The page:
John Dewey’s Philosophy of Education
Education is life itself.
John Dewey (1859-1952) believed that learning was active and schooling unnecessarily long and restrictive. His idea was that children came to school to do things and live in a community which gave them real, guided experiences which fostered their capacity to contribute to society. For example, Dewey believed that students should be involved in real-life tasks and challenges:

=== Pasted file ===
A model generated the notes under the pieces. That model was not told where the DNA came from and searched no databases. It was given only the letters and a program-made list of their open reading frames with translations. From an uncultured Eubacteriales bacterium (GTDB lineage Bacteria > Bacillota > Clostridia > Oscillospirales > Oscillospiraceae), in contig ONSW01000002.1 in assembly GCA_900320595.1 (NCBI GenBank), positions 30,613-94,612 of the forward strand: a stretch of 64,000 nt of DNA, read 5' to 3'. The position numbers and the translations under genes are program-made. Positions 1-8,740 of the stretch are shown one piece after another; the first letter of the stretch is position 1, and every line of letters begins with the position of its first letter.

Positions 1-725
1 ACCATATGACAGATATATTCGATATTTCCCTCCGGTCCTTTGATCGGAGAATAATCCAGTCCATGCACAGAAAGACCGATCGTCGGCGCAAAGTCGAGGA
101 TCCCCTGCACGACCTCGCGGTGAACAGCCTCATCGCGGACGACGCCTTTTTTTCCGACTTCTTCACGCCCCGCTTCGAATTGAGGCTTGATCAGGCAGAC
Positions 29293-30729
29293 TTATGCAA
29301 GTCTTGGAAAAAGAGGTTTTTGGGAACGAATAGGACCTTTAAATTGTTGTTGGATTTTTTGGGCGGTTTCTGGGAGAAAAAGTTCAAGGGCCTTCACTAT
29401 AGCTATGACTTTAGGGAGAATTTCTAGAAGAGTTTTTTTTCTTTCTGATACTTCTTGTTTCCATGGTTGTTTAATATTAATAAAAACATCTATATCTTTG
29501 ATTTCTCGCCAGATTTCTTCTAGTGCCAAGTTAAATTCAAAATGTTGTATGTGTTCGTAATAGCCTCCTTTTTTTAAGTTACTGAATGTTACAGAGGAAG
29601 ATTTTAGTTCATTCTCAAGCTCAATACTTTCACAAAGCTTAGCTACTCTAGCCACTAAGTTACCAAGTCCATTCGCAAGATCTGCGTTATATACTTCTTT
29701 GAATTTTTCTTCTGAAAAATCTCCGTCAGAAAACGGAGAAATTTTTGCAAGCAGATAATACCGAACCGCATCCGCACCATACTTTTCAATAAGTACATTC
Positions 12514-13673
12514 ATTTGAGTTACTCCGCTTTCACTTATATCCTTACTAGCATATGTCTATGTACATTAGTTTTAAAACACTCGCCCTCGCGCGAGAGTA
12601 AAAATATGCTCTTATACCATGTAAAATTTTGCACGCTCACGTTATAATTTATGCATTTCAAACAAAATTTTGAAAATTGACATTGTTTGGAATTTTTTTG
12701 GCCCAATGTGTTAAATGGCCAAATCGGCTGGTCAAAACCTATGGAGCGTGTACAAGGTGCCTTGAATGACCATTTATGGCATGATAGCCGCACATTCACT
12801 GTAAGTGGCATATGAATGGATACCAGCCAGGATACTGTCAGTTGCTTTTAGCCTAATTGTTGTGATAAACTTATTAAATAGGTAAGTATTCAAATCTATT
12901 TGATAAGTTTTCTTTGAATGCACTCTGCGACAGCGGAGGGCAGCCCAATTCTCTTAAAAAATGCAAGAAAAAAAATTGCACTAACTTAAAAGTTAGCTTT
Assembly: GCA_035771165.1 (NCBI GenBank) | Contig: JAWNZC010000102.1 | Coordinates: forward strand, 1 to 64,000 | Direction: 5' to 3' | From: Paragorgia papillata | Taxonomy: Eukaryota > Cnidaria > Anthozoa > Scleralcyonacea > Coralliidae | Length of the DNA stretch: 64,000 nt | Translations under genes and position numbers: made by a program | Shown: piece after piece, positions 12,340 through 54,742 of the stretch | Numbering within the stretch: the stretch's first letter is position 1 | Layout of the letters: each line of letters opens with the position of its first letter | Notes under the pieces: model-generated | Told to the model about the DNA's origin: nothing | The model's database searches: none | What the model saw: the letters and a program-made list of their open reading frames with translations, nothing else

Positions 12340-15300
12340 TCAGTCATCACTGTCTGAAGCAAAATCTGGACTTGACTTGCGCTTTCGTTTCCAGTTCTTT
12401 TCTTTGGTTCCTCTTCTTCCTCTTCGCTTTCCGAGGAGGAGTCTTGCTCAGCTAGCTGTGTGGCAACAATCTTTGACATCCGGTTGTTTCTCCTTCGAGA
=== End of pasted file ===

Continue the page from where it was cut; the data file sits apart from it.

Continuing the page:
Dewey had a gift for suggesting activities that captured the center of what his classes were studying.
Dewey’s education philosophy helped forward the “progressive education” movement, and spawned the development of “experiential education” programs and experiments.
|Dewey’s philosophy still lies very much at the heart of many bold educational experiments, such as Outward Bound.|